Your participation in extracurricular activities while you were in school can help you score points with potential employers, too. The experience you gained from being involved in campus clubs and organizations can set you apart from your competitors. Everyone who has a college degree attended classes. Not everyone went beyond that and really got involved in campus life. Potential employers look favorably upon new graduates who took on an active role in college activities by, for example, writing for a school newspaper, coordinating fundraisers, or organizing blood drives. If you held leadership positions, this puts you at an even greater advantage. Add this information to your list.

It's not too late to do an internship, even if you already have your degree. If you don't have any work experience in your field, an internship can be a great way to get some. Your college's career center should be able to help you find internships in your field. There are also Web sites on which internships are posted.

Also include any volunteer work on your list. Just because you weren't paid for your time, that doesn't mean the experience had no value. There's a good chance you got a lot out of what you did and picked up some useful skills in the process.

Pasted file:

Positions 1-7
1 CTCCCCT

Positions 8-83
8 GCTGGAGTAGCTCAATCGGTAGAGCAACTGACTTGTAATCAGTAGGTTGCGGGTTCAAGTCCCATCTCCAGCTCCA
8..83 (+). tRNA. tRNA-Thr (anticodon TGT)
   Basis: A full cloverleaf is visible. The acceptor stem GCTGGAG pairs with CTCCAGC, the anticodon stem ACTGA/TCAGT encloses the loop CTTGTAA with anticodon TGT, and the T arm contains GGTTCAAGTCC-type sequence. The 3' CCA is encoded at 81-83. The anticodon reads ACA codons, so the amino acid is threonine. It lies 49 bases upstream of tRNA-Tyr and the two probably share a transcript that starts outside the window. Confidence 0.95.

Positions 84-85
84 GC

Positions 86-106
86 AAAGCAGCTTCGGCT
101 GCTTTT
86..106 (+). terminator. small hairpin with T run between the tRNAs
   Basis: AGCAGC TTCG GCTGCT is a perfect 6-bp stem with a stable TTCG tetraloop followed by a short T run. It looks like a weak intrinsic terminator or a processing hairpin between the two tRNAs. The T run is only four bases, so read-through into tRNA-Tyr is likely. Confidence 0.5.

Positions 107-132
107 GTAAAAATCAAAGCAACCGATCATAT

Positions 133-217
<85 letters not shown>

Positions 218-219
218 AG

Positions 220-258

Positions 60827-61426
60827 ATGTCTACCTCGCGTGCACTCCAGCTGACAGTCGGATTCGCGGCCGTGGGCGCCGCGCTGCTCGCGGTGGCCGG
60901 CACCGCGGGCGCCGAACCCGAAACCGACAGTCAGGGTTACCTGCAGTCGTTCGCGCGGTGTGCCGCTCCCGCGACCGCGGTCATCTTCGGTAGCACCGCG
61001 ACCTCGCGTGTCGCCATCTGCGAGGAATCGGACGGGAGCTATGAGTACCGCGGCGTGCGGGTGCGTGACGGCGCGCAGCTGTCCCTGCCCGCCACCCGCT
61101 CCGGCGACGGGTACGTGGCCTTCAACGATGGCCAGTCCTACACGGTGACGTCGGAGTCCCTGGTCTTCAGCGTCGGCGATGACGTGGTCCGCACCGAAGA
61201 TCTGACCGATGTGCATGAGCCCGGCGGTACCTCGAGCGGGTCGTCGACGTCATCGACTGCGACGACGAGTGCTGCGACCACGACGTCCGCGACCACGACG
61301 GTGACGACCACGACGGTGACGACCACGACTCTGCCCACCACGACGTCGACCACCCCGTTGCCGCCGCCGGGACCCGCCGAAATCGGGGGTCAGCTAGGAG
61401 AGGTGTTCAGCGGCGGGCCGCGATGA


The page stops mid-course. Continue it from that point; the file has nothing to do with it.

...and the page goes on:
Talking about Your Skills

Take a look at your list of part-time work, extracurricular activities, and volunteer work. Consider each item on your list. Now try to figure out what skills you used in each one. You will be amazed to discover that you actually do have more skills than you first thought you did. If at this point you are thinking, “When will I ever use the skill of flipping burgers?” think about this: Were you simply flipping burgers or were you managing the grill? Were you trying to get the product (the burgers) to your customers in a timely fashion? Did you have to pay attention to what customers were ordering? There's more to every job than the actual job title might imply. You need to examine your job duties closely in order to discover what skills you used to carry them out. Next, you have to figure out how these skills are relevant to the career you are now pursuing. Skills gained in one job or activity can often be used in another. These are called transferable skills.